Guide to Milford Sound and the Milford Road
What you need to know about Milford Sound and the Road to Milford Sound.
If you want mind-blowing eyeball-popping tear-inducing scenery that New Zealand is oh so famous for, then Milford Sound is the number one choice. Ok, there’s a lot of hype around this particular fiord in the Fiordland National Park of the South Island. While some travel guides refer to it as the “Eighth Wonder of the World”, you can only begin to imagine what you are about to lay your eyes on with a trip down to New Zealand’s national treasure. Indeed, Milford Sound is “effing” stunning, it can’t be denied, but like anything that is overhyped, visitors do go there with expecting miracles to happen and become disappointed when their grandma doesn’t come back from the dead or they aren’t cured of leprosy.
We’ll go as far as to say that Milford Sound is an absolute New Zealand must do – either that or one of the fiords of New Zealand, because they are similar in appearance. Milford Sound is the fiord on everyone’s lips because it is the most accessible with a great connection of the Milford Road/Milford Highway/State Highway 94, which is an beautiful experience in itself.
Fun facts about Milford Sound
- Milford Sound is not actually a sound. It is a fiord created by glacial action that produced U-shaped valleys. It was named when the English and Welsh explorers were unfamiliar with fiords.
- Captain Cook sailed passed Milford Sound twice without seeing it. It was later discovered in 1823 by John Grono who named it Milford Haven after his birthplace in Wales.
- Sutherland Falls, seen on the Milford Track, are the world’s fifth highest with water falling 580 metres.
- The Maori name for Milford Sound is Piopiotahi, which means “single thrush”. According to legend, when Maui lost the treasure of immorality to the goddess of death, a thrush flew to this place of sorrow.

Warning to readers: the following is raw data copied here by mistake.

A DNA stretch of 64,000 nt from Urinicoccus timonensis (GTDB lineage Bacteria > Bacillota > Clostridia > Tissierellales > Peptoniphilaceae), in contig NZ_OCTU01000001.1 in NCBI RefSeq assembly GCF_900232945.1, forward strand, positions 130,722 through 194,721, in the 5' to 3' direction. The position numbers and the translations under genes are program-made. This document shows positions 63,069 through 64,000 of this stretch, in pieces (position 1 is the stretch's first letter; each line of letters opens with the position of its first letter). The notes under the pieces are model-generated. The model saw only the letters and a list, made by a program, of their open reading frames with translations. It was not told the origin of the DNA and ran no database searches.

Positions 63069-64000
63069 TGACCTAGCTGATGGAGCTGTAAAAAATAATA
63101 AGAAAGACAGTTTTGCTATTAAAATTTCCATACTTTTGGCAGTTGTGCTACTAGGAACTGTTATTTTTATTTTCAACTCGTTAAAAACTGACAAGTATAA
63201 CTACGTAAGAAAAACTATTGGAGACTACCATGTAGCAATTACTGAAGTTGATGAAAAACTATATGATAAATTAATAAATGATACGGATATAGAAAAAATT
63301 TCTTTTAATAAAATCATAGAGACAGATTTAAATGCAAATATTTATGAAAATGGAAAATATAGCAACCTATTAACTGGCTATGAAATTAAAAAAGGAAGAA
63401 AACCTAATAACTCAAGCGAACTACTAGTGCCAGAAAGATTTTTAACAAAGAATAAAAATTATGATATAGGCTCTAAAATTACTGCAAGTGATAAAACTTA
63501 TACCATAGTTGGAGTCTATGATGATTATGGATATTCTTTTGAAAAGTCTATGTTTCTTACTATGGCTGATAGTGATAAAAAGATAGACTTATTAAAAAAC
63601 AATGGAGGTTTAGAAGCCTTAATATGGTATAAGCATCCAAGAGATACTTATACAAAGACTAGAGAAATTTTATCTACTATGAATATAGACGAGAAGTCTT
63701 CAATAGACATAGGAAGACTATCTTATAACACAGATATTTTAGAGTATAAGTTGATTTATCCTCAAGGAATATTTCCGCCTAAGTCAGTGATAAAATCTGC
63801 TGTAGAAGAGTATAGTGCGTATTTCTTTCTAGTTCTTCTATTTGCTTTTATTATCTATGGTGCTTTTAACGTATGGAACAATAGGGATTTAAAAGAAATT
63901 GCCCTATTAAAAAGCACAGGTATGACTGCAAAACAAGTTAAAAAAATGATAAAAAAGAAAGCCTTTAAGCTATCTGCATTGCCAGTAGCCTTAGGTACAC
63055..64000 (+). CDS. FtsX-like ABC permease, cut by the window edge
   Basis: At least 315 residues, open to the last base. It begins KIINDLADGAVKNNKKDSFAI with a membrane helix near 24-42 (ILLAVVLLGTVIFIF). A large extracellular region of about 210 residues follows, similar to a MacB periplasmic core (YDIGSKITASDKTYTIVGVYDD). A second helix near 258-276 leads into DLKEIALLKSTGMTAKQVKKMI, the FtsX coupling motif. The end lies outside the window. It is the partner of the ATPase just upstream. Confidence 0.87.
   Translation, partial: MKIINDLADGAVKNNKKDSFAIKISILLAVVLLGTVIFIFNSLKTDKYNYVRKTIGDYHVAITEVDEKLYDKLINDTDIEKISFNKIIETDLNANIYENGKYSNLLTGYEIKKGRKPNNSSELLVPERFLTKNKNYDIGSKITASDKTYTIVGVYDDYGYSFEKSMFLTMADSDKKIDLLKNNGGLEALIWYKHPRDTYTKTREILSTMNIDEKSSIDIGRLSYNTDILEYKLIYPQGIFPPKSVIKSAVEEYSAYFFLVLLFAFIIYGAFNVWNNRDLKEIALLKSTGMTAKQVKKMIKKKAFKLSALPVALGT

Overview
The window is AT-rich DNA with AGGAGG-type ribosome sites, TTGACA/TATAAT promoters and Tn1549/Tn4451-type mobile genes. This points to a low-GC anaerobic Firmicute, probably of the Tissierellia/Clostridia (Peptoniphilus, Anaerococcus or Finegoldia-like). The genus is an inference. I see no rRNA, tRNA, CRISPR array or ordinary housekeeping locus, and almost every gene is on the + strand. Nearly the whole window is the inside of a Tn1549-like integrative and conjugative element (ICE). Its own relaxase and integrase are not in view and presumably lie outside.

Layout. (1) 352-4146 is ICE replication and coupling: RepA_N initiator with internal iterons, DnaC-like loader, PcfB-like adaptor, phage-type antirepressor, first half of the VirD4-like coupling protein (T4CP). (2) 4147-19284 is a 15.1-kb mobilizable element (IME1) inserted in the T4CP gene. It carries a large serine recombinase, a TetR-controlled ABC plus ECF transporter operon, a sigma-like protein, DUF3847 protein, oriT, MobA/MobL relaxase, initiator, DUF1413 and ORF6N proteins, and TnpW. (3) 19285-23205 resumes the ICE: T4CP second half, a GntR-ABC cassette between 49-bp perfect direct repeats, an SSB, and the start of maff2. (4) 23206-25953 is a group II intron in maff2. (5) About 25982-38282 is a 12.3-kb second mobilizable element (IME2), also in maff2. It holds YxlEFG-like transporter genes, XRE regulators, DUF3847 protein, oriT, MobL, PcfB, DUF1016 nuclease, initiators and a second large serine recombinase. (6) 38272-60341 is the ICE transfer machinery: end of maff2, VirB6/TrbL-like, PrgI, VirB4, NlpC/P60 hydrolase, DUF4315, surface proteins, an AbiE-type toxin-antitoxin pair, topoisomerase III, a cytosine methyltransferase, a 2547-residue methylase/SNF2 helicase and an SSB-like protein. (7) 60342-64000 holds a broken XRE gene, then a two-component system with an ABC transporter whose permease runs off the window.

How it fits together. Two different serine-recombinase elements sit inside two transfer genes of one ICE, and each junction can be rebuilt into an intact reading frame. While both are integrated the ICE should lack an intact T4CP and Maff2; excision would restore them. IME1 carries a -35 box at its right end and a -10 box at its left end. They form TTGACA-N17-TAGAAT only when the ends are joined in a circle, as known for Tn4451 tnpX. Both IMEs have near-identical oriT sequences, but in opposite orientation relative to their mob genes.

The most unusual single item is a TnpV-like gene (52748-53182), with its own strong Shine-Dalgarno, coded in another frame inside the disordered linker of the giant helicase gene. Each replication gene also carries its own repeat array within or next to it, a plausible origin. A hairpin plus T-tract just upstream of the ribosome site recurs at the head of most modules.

- Milford Sound gets 6813mm of rain per year.
How to get to Milford Sound
Backpackers usually make this trip from one of two places: Queenstown or Te Anau. We recommend starting your day trip to Milford Sound from Te Anau, as there is a lot to see on the Milford Road, which can feel rushed if you are day-tripping from Queenstown. Nevertheless, if you are strapped for time, don’t let the long drive from Queenstown and back stop you from missing out.
Better yet, in the warmer months, make use of the campsites so you can explore this beautiful part of Planet Earth for longer and make use of the hiking tracks.
Drive times (without stops)
Queenstown to Milford Sound – 4 hours
Te Anau to Milford Sound – 2h30mins
Take the coach or drive to Milford Sound?
This all comes down to preference. The Milford Road is windy, narrow and busy with eager tourists trying to make the long trip before the sun goes down. If this is something you can handle as a driver, then you’ll reap the rewards of being able to check out every single viewpoint and hiking track that you like. Remember to have enough fuel for a 240km return between Te Anau and Milford Sound, as there are no fuel stations. It is also a legal requirement to carry snow chains between May and November.